Albert Flocon, meanwhile, remains a relatively obscure figure. His journey to Paris was one of exile. He was born Albert Mentzel in Köpenick, near Berlin, in 1909. Between 1927 and 1930 he was a student at the Bauhaus in Dessau, where he took the preparatory training course under Josef Albers and was taught the theories of point, line and plane by Wassily Kandinsky. Mentzel renounced his early architectural ambitions after joining Oskar Schlemmer’s theatre workshop. The Bauhausbühne made a deep impression on him, visible decades later in the composition of his engravings and the dance of tiny, marionette-like figures in geometrical costume across them; and in 1987 he published a series of lithographs and autobiographical writings titled Scénographies au Bauhaus, Dessau, 1927–1930, Hommage à Oskar Schlemmer en plusieurs tableaux. In 1930 Mentzel left Dessau for Berlin and in 1933—a resolute socialist married to the Jewish Lo Rothschild—he left Germany for good and sought refuge in France. With the outbreak of war, and to avoid deportation back to Germany, he joined the Foreign Legion and served in Algeria. After returning to Occupied France and making contact with the Résistance, Mentzel and his family were apprehended by the Gestapo in 1944 in Toulouse. His wife and daughter were deported on the last train out of Drancy and murdered at Auschwitz. Mentzel was imprisoned at Saint-Michel in Toulouse, a prison Rheinberger deems a panopticon. There, according to his memoirs, Points de fuite (Vanishing Points), Mentzel began the perspective sketches that would inspire his work as an engraver and art theorist—from Perspectives: Poèmes sur des gravures d’Albert Flocon, his 1948 collaboration with the surrealist poet Paul Éluard, to his work with André Barre, La Perspective curviligne (1968), codifying a technique of graphical projection for drawing three-dimensional objects on a two-dimensional plane. After the Liberation, Albert Mentzel travelled to Paris, adopted the name ‘Flocon’ (from a revolutionary French ancestor, Ferdinand Flocon, Rheinberger informs us) and became a French citizen.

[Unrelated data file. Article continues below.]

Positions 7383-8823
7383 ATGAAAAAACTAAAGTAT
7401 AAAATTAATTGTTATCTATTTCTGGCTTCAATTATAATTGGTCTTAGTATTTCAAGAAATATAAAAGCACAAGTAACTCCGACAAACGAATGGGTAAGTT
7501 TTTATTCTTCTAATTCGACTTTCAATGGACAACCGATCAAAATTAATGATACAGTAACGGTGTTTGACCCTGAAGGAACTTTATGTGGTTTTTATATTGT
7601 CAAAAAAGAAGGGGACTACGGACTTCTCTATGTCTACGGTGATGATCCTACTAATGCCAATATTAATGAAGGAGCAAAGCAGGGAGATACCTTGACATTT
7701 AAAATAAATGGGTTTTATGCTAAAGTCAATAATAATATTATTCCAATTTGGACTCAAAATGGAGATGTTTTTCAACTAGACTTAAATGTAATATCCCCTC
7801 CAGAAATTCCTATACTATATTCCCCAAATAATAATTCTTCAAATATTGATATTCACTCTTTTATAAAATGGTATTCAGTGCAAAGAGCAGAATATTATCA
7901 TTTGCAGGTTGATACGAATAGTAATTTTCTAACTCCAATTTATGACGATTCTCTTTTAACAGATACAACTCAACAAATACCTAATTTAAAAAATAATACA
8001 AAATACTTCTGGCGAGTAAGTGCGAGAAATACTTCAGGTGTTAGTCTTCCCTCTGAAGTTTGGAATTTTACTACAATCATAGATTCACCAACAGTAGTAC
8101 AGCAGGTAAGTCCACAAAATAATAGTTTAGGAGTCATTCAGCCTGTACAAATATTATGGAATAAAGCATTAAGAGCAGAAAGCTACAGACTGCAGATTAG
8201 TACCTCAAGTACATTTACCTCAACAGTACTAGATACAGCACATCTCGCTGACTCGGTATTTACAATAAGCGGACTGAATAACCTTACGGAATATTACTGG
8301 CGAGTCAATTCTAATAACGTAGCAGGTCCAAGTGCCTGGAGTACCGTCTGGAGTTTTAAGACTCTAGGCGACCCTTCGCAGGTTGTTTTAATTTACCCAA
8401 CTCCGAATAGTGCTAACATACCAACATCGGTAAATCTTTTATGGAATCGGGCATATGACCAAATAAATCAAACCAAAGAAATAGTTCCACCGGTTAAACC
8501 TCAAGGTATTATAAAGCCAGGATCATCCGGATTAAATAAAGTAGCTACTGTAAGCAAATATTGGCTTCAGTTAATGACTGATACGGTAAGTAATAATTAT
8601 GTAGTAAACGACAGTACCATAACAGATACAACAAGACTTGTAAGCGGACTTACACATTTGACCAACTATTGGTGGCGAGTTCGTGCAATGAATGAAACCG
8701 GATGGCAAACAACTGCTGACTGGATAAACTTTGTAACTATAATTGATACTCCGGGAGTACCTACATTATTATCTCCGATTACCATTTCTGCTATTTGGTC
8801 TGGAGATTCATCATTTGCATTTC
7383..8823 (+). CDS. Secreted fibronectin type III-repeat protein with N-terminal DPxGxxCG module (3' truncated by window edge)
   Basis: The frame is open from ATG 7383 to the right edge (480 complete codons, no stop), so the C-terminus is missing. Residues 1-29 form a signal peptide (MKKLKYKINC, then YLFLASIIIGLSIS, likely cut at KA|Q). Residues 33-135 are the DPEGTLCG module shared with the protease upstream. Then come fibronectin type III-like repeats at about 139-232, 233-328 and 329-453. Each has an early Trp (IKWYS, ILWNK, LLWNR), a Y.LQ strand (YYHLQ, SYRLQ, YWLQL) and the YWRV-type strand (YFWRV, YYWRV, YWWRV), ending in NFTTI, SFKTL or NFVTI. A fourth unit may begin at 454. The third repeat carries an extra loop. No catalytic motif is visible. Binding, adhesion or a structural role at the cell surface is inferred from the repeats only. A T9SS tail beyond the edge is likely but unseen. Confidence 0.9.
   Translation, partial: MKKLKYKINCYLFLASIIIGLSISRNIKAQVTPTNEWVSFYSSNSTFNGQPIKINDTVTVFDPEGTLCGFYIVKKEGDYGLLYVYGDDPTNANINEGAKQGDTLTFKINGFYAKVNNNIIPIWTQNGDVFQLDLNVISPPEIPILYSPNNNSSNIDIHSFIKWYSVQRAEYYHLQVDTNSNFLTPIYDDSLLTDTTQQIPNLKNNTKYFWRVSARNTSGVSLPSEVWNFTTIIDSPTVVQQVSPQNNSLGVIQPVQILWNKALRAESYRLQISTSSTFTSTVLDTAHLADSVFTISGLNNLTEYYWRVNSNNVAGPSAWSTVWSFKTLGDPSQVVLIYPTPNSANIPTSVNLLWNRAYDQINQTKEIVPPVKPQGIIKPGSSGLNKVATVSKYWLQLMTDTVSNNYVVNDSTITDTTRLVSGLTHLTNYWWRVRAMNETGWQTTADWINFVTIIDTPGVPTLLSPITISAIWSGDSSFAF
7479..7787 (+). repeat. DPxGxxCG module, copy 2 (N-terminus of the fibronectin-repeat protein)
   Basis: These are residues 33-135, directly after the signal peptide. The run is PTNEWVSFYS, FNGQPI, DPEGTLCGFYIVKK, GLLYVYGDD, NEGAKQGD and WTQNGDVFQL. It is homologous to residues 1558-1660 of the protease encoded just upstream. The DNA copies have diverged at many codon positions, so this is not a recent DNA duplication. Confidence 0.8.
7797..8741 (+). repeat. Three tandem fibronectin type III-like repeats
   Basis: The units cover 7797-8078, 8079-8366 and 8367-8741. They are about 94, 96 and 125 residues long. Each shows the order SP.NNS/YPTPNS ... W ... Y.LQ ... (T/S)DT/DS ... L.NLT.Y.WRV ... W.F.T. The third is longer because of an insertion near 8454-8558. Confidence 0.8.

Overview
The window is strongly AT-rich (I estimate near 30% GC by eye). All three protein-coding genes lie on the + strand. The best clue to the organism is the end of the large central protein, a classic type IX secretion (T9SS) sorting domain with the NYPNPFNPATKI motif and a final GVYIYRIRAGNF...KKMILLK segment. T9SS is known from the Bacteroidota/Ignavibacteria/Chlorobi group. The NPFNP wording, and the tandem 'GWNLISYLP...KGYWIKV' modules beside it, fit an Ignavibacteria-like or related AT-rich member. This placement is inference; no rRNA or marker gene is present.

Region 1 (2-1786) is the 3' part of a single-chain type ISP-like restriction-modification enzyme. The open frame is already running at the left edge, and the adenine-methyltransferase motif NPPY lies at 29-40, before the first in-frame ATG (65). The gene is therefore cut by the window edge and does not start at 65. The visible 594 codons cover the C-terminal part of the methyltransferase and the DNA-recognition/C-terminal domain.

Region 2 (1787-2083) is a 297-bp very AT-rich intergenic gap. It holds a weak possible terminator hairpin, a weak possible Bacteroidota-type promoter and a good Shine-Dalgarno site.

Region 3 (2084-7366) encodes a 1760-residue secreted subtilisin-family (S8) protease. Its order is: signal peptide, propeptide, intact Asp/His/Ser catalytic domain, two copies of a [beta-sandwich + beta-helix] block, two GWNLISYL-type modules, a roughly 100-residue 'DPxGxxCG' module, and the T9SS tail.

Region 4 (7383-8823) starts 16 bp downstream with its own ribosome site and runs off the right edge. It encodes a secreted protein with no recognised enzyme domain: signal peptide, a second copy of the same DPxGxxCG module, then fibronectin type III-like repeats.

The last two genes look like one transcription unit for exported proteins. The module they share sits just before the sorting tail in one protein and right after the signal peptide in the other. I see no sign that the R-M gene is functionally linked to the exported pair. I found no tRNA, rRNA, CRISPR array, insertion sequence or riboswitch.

‘Black is where colour takes shelter’, Bachelard once wrote. It was in an old, monochrome technique of intaglio that Flocon trained in those postwar years in Paris at the Studios Georges Leblanc, and that he would practice in all his collaborations with Bachelard: engravings made by burin on copperplate. Rheinberger offers a careful, caring, examination of the resulting prints and of Bachelard’s accompanying, slightly disjointed, reflections. Some sixteen of Flocon’s prints are reproduced in this book, where they testify to his technical mastery, if never quite to a singular style. Haunted by their postwar belatedness, the rather damning accusation of ‘lyrical abstraction’ may come to mind as the viewer is, by turns, reminded of the works of others: the Surrealists’ eyes, the Bauhaus manifesto’s cathedral, Escher’s perspectival games. Flocon’s very first engraving was, he said, of ‘an open hand pointing in one direction, in the palm of which an eye opens, in other words a hand that sees, the hand of the engraver’. In Rheinberger’s interpretation, it was that engraver’s hand—present in so many of Flocon’s prints—that drew Bachelard to him, because it was emblematic of the reflexivity that Bachelard demanded of work in the philosophy of science. Flocon and Bachelard both contributed to a 1949 compilation À la gloire de la main, after which they collaborated on two books, Paysages (Landscapes), 1950, and Châteaux en Espagne (Castles in the Air), 1957. Bachelard also wrote the preface to Flocon’s 1952 Traité du burin.